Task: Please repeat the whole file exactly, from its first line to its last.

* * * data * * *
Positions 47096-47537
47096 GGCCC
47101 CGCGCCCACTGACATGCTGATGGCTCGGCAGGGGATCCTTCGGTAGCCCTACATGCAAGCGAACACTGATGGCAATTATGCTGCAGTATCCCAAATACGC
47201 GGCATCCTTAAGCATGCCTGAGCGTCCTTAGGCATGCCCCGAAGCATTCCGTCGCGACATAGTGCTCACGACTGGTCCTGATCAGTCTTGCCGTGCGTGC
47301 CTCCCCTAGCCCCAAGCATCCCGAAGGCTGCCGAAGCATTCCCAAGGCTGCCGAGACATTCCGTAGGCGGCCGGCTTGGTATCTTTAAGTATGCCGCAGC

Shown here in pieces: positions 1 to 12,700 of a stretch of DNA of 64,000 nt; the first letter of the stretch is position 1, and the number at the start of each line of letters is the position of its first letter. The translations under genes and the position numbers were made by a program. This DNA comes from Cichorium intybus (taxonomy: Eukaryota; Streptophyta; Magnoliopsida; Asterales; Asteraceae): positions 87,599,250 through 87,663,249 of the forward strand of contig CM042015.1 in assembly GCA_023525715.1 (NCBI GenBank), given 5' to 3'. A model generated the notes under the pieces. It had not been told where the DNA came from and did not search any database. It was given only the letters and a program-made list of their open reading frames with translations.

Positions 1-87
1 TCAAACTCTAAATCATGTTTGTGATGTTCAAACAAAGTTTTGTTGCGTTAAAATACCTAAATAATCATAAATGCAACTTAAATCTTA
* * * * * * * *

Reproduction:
Positions 47096-47537
47096 GGCCC
47101 CGCGCCCACTGACATGCTGATGGCTCGGCAGGGGATCCTTCGGTAGCCCTACATGCAAGCGAACACTGATGGCAATTATGCTGCAGTATCCCAAATACGC
47201 GGCATCCTTAAGCATGCCTGAGCGTCCTTAGGCATGCCCCGAAGCATTCCGTCGCGACATAGTGCTCACGACTGGTCCTGATCAGTCTTGCCGTGCGTGC
47301 CTCCCCTAGCCCCAAGCATCCCGAAGGCTGCCGAAGCATTCCCAAGGCTGCCGAGACATTCCGTAGGCGGCCGGCTTGGTATCTTTAAGTATGCCGCAGC

Shown here in pieces: positions 1 to 12,700 of a stretch of DNA of 64,000 nt; the first letter of the stretch is position 1, and the number at the start of each line of letters is the position of its first letter. The translations under genes and the position numbers were made by a program. This DNA comes from Cichorium intybus (taxonomy: Eukaryota; Streptophyta; Magnoliopsida; Asterales; Asteraceae): positions 87,599,250 through 87,663,249 of the forward strand of contig CM042015.1 in assembly GCA_023525715.1 (NCBI GenBank), given 5' to 3'. A model generated the notes under the pieces. It had not been told where the DNA came from and did not search any database. It was given only the letters and a program-made list of their open reading frames with translations.

Positions 1-87
1 TCAAACTCTAAATCATGTTTGTGATGTTCAAACAAAGTTTTGTTGCGTTAAAATACCTAAATAATCATAAATGCAACTTAAATCTTA